GRENDEL Being Challenged In New York
A New York teacher blogs about how she's fighting a challenge to GRENDEL by John Gardner. She writes (superbly):
The parents who are challenging our decision to teach the book are deeply committed to the belief that there is already enough "evil" in the world and their children should be reading only "uplifting" materials.
I disagree. The world is made up of both good and evil and for students to decide where they stand, they must first explore the nature of good and evil, argue about it, change their minds a few times, and then come to a decision. Frankly, I think this frightens some parents because many would like their children to simply believe what they believe and value what they value—but this simply cannot be. It is human nature to question.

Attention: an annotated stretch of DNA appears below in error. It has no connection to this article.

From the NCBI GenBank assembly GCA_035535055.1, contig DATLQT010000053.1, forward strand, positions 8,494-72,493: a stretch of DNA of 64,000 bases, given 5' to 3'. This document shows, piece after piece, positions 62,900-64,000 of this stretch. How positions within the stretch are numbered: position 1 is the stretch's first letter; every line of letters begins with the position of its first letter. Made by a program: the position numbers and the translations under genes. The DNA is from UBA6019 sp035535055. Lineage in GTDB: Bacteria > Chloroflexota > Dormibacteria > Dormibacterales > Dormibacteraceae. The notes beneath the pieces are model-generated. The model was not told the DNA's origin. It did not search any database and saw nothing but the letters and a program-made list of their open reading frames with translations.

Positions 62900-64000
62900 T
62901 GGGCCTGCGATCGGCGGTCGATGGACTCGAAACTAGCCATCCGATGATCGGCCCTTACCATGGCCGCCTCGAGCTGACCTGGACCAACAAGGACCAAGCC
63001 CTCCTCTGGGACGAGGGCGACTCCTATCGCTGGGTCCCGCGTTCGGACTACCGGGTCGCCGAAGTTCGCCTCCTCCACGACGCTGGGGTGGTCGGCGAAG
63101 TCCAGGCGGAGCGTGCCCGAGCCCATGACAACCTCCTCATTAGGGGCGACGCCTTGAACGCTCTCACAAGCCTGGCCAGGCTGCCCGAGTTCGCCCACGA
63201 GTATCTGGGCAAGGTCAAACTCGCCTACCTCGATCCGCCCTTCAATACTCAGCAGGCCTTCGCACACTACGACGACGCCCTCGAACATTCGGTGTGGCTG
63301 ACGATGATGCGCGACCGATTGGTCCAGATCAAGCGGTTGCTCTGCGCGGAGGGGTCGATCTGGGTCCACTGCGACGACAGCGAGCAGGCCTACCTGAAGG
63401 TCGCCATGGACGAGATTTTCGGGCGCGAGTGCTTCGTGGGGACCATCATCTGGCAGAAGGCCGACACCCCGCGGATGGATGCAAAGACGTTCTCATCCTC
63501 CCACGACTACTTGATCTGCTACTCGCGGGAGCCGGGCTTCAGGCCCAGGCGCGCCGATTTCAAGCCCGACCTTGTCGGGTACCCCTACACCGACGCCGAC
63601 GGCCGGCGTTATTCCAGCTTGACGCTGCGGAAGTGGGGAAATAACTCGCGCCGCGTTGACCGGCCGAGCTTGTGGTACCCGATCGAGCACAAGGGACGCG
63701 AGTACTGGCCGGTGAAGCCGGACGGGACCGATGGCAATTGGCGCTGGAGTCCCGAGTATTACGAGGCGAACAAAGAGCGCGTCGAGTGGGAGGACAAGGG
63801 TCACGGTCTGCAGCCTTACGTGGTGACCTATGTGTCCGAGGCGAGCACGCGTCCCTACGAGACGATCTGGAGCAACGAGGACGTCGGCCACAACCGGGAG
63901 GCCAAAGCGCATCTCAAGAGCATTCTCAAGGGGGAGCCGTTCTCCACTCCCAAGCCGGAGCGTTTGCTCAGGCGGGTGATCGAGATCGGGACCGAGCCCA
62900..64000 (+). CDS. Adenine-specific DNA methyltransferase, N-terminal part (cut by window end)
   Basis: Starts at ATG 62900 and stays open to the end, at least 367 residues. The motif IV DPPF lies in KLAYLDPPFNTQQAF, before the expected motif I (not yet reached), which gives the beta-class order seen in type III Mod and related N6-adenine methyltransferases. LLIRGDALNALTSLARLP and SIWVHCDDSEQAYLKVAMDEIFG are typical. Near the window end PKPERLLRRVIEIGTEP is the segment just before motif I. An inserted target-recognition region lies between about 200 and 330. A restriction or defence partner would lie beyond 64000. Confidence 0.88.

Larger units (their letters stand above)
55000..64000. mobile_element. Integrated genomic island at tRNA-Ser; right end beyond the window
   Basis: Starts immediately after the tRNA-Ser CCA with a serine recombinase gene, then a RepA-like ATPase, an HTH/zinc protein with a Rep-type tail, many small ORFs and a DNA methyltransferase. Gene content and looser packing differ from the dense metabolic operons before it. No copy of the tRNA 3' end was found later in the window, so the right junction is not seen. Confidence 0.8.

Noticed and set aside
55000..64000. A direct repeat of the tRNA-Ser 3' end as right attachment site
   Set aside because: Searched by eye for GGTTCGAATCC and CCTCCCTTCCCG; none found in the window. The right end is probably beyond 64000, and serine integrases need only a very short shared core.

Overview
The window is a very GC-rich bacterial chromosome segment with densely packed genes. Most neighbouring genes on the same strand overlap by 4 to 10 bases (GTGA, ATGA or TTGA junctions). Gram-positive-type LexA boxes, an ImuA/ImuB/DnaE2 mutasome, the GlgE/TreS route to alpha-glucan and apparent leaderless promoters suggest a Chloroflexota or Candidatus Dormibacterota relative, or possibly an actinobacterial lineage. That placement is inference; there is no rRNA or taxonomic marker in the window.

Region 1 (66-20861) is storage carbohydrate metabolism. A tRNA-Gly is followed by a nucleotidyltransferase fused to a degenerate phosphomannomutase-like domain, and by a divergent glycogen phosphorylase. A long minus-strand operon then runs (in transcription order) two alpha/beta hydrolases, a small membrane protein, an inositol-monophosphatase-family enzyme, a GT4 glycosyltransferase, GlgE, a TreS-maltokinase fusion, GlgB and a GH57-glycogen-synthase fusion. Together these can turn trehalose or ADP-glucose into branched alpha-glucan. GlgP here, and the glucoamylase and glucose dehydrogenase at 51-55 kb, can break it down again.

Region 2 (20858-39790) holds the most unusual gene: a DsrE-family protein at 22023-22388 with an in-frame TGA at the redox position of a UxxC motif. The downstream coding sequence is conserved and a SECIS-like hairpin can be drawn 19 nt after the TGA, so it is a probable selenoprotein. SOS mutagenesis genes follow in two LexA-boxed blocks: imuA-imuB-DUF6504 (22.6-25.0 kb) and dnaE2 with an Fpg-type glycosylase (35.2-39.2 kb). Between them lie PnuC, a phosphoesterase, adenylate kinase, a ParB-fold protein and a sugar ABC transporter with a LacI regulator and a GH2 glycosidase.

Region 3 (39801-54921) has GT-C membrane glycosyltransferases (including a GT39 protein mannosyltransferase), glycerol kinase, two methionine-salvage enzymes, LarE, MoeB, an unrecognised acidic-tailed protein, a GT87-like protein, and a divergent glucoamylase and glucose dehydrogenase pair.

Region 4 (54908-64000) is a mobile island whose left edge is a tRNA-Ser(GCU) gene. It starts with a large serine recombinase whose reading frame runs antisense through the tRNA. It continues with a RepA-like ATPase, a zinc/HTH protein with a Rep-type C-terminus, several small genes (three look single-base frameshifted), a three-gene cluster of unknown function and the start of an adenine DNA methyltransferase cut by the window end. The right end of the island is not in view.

Despite its graphic imagery and language and the presence of evil, I believe that Grendel is an excellent book to teach on many levels. It lends itself to deep character analysis as well as literary devices such as motif, tone, and imagery.